It’s 2009 and Dr Krippen (Emma Thompson) announces on TV that she has cured cancer.  Three years later and things aren’t quite so rosy.  The cure for cancer (basically a re-engineered measles virus) mutated and became an airborne virus that killed 5.4 billion people.  Of those who lived a small percentage were found to be immune but a far larger percentage were not – they transformed in to an animalistic, primal race that prowl the streets at night as they are sensitive to sunlight.  

The assumption is that the immune were slaughtered by the infected and the last remaining human on earth appears to be army scientist, Robert Neville (Will Smith), who remained in New York City to try and reverse the effects of the virus.  Through flashbacks we note that he had his wife and daughter (Salli Richardson and Willow Smith) transported out of New York three years earlier and now has only his German Shepherd, Samantha, for company.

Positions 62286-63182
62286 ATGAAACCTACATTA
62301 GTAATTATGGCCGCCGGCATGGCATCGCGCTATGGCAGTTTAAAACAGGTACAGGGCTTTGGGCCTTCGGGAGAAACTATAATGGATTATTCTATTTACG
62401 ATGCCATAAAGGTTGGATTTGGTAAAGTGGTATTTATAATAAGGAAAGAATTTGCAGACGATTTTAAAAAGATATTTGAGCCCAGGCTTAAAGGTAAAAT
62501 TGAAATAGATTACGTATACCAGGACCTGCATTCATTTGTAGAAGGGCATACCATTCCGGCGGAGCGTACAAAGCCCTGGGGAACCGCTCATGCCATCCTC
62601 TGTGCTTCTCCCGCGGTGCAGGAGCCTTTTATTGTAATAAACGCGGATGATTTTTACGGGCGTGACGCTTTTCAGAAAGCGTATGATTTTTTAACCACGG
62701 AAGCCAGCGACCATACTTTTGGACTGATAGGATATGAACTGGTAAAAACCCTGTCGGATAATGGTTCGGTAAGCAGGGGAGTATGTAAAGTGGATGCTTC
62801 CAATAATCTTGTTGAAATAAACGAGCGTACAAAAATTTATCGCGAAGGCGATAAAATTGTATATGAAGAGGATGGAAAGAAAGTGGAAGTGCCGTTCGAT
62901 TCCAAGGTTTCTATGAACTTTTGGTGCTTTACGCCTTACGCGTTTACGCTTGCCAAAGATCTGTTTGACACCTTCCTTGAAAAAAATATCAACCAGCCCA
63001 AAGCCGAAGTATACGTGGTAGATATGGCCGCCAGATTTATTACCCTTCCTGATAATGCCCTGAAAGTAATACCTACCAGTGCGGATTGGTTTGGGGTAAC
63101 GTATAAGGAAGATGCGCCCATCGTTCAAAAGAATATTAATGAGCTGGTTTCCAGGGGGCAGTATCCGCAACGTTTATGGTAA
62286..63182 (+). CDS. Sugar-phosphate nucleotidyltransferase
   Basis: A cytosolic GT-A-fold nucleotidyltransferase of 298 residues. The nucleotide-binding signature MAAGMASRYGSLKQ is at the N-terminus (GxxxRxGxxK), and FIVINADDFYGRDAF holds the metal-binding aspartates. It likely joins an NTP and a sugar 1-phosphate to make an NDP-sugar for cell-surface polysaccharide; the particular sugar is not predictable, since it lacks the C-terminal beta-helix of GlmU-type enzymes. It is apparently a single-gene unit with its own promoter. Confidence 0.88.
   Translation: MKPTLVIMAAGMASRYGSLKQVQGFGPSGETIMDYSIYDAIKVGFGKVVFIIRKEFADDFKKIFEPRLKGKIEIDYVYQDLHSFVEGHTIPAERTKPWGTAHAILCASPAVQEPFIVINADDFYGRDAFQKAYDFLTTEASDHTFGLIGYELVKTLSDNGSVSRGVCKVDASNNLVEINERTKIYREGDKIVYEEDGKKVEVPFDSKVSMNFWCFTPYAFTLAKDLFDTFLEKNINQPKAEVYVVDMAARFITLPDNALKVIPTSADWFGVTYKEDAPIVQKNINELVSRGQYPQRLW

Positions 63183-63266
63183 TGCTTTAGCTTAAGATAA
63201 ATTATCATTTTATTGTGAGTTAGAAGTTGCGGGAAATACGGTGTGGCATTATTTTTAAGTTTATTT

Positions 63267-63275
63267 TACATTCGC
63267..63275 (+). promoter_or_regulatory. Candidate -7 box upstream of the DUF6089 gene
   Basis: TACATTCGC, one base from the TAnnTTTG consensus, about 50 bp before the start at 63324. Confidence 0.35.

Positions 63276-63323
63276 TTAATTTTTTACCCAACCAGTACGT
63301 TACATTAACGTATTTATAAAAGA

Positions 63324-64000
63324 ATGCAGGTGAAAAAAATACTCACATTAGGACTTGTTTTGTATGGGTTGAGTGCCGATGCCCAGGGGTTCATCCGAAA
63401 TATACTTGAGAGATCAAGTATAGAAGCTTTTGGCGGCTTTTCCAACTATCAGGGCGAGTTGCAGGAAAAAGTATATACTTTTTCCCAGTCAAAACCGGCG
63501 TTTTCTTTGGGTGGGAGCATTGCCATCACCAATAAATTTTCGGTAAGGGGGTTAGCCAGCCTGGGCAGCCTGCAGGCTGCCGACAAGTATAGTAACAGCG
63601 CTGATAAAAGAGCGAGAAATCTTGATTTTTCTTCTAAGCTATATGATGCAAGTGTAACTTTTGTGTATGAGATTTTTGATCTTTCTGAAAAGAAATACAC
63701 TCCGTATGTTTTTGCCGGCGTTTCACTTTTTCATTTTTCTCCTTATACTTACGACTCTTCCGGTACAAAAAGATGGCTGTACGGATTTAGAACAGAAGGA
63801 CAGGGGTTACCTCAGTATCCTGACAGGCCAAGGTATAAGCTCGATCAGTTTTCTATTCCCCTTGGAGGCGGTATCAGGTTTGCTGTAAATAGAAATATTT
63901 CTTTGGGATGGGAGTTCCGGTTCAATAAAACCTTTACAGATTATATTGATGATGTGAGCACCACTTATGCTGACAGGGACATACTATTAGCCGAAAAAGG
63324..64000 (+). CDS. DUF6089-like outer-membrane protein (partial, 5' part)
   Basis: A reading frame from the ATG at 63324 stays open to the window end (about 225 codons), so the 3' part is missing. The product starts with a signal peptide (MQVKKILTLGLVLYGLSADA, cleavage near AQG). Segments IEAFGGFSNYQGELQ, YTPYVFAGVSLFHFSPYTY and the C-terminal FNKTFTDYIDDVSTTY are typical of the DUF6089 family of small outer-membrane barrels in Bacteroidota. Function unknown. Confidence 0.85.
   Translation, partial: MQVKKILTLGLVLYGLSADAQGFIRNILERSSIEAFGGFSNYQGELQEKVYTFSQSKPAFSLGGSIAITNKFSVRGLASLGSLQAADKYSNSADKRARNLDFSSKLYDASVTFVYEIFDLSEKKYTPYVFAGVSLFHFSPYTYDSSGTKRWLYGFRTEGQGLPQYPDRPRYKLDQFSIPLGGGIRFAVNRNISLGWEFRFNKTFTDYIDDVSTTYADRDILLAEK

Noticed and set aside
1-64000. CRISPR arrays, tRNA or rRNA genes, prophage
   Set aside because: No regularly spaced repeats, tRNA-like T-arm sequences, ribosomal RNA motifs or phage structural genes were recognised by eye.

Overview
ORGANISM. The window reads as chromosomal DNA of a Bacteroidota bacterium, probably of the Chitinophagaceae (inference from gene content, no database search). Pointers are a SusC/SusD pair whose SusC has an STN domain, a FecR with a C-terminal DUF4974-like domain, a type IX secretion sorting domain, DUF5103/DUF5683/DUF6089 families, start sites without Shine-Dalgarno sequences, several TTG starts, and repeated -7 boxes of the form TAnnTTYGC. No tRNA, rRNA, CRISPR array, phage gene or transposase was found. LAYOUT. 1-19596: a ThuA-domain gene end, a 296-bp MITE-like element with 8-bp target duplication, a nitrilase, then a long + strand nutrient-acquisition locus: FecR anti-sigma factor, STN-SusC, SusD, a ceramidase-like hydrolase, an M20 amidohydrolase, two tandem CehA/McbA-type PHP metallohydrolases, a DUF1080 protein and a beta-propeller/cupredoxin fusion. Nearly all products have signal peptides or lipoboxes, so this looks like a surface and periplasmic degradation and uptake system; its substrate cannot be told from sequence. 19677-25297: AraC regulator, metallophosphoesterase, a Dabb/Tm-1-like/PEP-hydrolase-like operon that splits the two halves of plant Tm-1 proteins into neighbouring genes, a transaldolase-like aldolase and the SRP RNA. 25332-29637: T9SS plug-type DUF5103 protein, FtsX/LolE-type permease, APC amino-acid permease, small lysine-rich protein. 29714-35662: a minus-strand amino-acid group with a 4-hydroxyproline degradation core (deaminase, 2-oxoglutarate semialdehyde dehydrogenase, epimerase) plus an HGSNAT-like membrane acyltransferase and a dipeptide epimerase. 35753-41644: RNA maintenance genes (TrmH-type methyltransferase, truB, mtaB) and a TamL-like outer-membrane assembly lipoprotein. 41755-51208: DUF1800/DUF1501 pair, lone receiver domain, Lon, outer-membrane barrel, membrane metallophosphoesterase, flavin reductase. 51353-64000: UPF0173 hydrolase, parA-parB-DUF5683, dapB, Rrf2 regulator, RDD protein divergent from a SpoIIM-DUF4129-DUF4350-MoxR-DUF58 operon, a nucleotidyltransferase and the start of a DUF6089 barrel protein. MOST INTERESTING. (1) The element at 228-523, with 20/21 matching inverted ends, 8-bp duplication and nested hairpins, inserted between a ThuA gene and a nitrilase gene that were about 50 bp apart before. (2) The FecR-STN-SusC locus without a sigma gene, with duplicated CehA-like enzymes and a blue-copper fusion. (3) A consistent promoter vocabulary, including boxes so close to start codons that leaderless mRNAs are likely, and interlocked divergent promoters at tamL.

During the day he leaves his safehouse to try and capture infected humans (Darkseekers) so that he can perform tests on them in his underground laboratory and try to find a cure.  At night he sleeps in a bath tub with the lights off and all his windows and doors boarded up as the infected remainder of the human race prowl the streets looking for prey. 

Neville knows he must find an answer soon and, if he does, what is his motivation?  Everyone else is dead.  What is left for him?  

“I Am Legend” (based on a 1954 science fiction novel by Richard Matheson) certainly requires a bit more engagement than your standard zombie film.  In other words, this isn’t “Resident Evil”.  While the movie has been criticised for deviating from the book’s plot, it does recreate a bleak apocalyptic vision and has a narrative that expands beyond the typical big-budget blueprint.